April’s Pink supermoon leads in to May’s Blood supermoon

Iain Bennett at Sandy Beach, member of Coffs Harbour Weather Watch Facebook Group


A WHOPPER of a supermoon lit up the night sky on April 27, inspiring the astronomer in us to snap and share across social media.

News Of The Area asked Andrew Jacob, Curator and Astronomer at Sydney Observatory for some juicy facts.

“The Moon’s orbit about Earth is an ellipse with Earth at one of the foci.

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“At one point in its orbit the Moon will be closer than at any other point.

“If that point, called ‘perigee’, coincides with a full (or new) moon it is termed a ‘supermoon’.

“However, the precise definition varies.

“Some say it is a full moon within 24 hours of the Moon being at perigee, others say it is simply whenever a full Moon occurs with the Moon closer to Earth than 360,00km.

“In many cultures each lunar month, or sometimes just the full moon itself, is named.

“Often the names we hear are from Native American culture or traditional American folklore.

“A Pink moon refers to the April moon and is a reference to pink spring flowers that appear in northern America, apparently the Moss Phlox (Phlox subulata).”

Supermoons are not particularly rare, said Andrew.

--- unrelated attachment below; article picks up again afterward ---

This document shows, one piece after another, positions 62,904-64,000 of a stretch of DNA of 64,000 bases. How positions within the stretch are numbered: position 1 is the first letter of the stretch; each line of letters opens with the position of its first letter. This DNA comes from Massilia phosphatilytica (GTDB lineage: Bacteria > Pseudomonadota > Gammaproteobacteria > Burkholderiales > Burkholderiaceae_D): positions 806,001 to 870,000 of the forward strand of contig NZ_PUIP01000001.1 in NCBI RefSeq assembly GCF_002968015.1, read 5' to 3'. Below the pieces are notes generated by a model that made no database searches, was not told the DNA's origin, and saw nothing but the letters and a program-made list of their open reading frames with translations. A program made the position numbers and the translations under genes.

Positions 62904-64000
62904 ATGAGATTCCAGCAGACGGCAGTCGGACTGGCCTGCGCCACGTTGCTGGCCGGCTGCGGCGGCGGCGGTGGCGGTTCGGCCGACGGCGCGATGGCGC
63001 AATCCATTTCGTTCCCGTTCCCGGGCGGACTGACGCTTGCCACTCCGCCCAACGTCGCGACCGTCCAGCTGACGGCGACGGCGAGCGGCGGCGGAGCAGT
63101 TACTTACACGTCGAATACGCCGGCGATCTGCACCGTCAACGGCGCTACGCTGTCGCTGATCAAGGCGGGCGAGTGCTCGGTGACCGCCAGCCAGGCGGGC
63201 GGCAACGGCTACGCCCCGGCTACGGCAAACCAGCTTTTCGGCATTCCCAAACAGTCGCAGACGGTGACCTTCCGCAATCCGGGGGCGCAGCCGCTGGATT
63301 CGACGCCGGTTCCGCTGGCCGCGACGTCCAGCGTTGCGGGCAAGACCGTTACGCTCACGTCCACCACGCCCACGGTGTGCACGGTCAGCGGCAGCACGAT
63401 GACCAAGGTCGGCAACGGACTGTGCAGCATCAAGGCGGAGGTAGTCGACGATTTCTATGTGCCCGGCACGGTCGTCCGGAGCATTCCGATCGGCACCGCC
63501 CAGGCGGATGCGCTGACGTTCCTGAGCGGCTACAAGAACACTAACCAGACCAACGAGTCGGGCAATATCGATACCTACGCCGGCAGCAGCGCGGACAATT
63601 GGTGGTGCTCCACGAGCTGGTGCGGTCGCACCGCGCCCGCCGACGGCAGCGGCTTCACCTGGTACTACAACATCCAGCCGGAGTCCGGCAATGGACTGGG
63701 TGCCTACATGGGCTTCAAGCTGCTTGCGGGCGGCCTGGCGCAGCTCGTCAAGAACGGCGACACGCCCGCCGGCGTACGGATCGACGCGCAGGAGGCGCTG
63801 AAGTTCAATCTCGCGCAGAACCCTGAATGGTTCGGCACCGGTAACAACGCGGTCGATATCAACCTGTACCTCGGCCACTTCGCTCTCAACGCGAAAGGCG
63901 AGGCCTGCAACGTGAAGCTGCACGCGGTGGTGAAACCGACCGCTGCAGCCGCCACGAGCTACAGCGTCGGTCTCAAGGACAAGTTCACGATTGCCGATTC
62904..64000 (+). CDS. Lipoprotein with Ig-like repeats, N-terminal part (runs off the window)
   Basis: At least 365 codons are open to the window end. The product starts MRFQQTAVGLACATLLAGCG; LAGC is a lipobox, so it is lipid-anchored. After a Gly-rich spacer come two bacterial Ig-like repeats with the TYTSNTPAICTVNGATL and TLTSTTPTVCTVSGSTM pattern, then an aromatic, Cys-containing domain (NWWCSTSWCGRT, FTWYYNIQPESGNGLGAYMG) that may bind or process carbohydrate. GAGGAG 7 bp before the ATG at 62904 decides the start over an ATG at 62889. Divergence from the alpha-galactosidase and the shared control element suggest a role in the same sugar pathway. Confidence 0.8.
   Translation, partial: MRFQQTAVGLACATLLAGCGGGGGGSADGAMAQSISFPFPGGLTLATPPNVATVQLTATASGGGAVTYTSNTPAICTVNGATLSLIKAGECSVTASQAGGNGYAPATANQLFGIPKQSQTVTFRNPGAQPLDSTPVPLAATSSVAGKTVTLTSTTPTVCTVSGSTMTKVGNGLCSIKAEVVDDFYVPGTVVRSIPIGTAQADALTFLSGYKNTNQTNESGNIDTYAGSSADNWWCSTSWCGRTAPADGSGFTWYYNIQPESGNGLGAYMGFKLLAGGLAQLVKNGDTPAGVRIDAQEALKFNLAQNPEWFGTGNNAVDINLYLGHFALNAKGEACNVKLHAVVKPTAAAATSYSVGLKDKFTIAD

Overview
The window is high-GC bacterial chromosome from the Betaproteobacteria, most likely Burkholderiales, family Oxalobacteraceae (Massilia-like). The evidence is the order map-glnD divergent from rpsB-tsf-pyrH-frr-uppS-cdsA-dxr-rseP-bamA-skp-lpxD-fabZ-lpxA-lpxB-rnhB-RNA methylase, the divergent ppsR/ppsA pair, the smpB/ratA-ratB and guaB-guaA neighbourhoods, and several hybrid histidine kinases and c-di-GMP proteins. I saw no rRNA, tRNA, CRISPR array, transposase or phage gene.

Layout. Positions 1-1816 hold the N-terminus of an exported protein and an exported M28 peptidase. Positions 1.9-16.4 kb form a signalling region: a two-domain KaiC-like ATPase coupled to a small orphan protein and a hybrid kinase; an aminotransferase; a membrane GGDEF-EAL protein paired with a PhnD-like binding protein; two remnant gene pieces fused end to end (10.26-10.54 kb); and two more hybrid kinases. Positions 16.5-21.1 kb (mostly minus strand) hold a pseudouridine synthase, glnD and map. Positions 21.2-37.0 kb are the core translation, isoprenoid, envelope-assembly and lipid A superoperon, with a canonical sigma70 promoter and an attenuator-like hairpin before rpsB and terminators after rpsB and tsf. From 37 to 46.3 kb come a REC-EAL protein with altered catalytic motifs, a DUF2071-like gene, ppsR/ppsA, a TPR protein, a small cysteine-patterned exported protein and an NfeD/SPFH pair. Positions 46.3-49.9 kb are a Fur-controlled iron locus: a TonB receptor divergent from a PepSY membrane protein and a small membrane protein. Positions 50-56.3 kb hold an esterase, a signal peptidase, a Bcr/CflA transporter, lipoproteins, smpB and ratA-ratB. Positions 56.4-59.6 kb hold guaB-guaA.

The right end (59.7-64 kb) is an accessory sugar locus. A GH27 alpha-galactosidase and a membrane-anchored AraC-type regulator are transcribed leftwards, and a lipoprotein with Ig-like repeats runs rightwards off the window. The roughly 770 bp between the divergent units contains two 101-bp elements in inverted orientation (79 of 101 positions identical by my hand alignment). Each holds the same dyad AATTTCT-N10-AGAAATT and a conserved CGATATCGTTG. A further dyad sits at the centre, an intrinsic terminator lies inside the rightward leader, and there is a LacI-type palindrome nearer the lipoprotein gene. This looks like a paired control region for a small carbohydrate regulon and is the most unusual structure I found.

“There are three to five every year (or more if we include new moons at perigee – but of course we don’t see these).”

“Supermoons have no effect on weather but because the Moon is closer at perigee, it does raise higher tides.”

Don’t miss the Blood supermoon on May 26, said Andrew.

“To an astronomer it will be a Total Lunar Eclipse.”

Visible from anywhere in Australia, look eastwards from 7:45pm AEST to see the Moon darken as it slides into Earth’s shadow.

From 9:09pm to 9:28pm the Moon will be completely within the darkest part of Earth’s shadow and will appear a reddish colour – just what shade of red we will have to wait and see, added Andrew.

Thanks go to Sandy Beach resident, Iain Bennett and to Evol Coutman from Korora for their photos.



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